Also, regrets for how long it took for me to respond (and for not responding to our earlier discussion you linked to, which I also enjoyed).
Acknowledging individuality is always appropriate if you care about respecting people as themselves. "Black people" and "black person" are identically specious, because both exercise and validate the popular and intuitive idea of "blackness" as something that actually picks out individuals (either singularly or collectively). But "blackness" does not exist, either as a demographic or an individual. To believe that it does requires believing that people can be reduced to the generic, and that requires disrecognition of their uniqueness.
If one wants to discuss social practices and conditions that hinge on a belief in "blackness" then the appropriate way to do that is not by validating that belief by practicing it (i.e. by talking about the "black demographic" like it actually exists) but by discussing that subset of individuals who are subjected to the classification of "blackness". This is more accurate, allows for conditional refinement for the context in which classification occurs, and does not reinforce the generic identity construct in its study of the same.
Neither word is rude, they are simply descriptive of the skin color of the individual. Any blacks that get offended by being called black probably have a chip on their shoulder.
While neither Black nor White is rude, neither term is apt. "Black" people are brown, and "White" people are brown, too, with some pinkish tones.
Beyond not being an apt set of terms, the use of these words (being opposites) gives the unconscious impression that two categories of people are opposites.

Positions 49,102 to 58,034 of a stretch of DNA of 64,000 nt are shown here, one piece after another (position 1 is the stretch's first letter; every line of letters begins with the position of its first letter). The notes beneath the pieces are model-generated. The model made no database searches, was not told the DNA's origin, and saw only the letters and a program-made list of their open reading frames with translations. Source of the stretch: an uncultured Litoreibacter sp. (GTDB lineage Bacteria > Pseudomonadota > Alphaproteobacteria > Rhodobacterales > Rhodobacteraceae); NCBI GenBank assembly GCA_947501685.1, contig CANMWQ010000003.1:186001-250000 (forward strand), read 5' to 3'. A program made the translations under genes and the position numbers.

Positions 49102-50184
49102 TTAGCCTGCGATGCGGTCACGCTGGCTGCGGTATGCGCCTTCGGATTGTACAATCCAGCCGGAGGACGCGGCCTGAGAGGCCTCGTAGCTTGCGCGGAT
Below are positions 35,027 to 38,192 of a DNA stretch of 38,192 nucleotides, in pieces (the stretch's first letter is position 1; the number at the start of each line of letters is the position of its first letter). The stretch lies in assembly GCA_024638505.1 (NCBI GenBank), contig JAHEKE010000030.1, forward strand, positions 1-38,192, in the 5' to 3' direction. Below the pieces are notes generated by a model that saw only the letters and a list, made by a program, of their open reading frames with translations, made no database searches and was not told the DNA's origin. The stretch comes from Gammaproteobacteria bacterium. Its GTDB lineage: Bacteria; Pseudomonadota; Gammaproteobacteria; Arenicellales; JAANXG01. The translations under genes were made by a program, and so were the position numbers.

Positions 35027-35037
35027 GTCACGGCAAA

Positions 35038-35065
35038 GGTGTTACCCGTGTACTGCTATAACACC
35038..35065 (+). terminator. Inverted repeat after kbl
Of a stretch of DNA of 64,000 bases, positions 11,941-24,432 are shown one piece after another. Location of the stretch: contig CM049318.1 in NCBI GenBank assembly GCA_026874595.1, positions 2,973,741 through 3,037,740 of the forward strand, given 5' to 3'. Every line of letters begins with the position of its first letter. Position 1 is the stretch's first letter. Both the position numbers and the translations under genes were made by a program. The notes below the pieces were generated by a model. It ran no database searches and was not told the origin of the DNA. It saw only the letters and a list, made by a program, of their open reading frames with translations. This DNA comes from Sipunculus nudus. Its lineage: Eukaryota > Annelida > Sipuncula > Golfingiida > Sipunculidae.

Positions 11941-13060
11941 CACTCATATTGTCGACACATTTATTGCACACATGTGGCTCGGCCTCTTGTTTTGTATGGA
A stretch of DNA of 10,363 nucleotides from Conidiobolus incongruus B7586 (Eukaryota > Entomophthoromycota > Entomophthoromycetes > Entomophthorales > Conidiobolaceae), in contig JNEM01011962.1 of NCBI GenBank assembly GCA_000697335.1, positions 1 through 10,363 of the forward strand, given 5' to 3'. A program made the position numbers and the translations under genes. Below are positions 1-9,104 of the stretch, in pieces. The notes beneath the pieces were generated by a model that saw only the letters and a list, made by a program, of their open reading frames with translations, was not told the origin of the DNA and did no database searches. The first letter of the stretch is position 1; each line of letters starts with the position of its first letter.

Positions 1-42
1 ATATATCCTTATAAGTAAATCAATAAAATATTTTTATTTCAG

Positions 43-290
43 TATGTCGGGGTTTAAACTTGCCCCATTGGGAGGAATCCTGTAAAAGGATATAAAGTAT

That is the part that damages our society by creating the illusion of category-based difference between us.
That is foolish, just like the identity politics that some folks buy into and try to inflict on our society to its detriment.
"neither term is apt"
True enough, though the most extreme examples of both races are factually black and white in hue rather than pink or brown. I think the root of calling peoples of intermediate shades "black" and "white" is that it's how people would have perceived the other people and hence named them as such. People tend to magnify out-group differences after all, so they wouldn't have viewed other peoples as merely differing by a shade.
"the use of these words (being opposites) gives the unconscious impression that two categories of people are opposites."
Perhaps calling the first iteration of a document the "first draft" may discourage people from doing one because of the implication of involuntary military service? While I imagine such associations exist to begin with, people quickly learn to contextually differentiate. This is linked to the psychological phenomenon of habituation.
"That is the part that damages our society by creating the illusion of category-based difference between us."
In terms of the category skin color, we indeed fall into different categories. Ethnicity is a better categorization than race, yet racial categorization still has its uses.
Being called White and being called Black, isn't rude, it's a description of person, not a description of character (and it's really not accurate since both races come in many many shades, there are rarely any true white color or true black color people out there). Now when you try to attribute a negative stereotype to an entire group based solely off skin color, that's rude.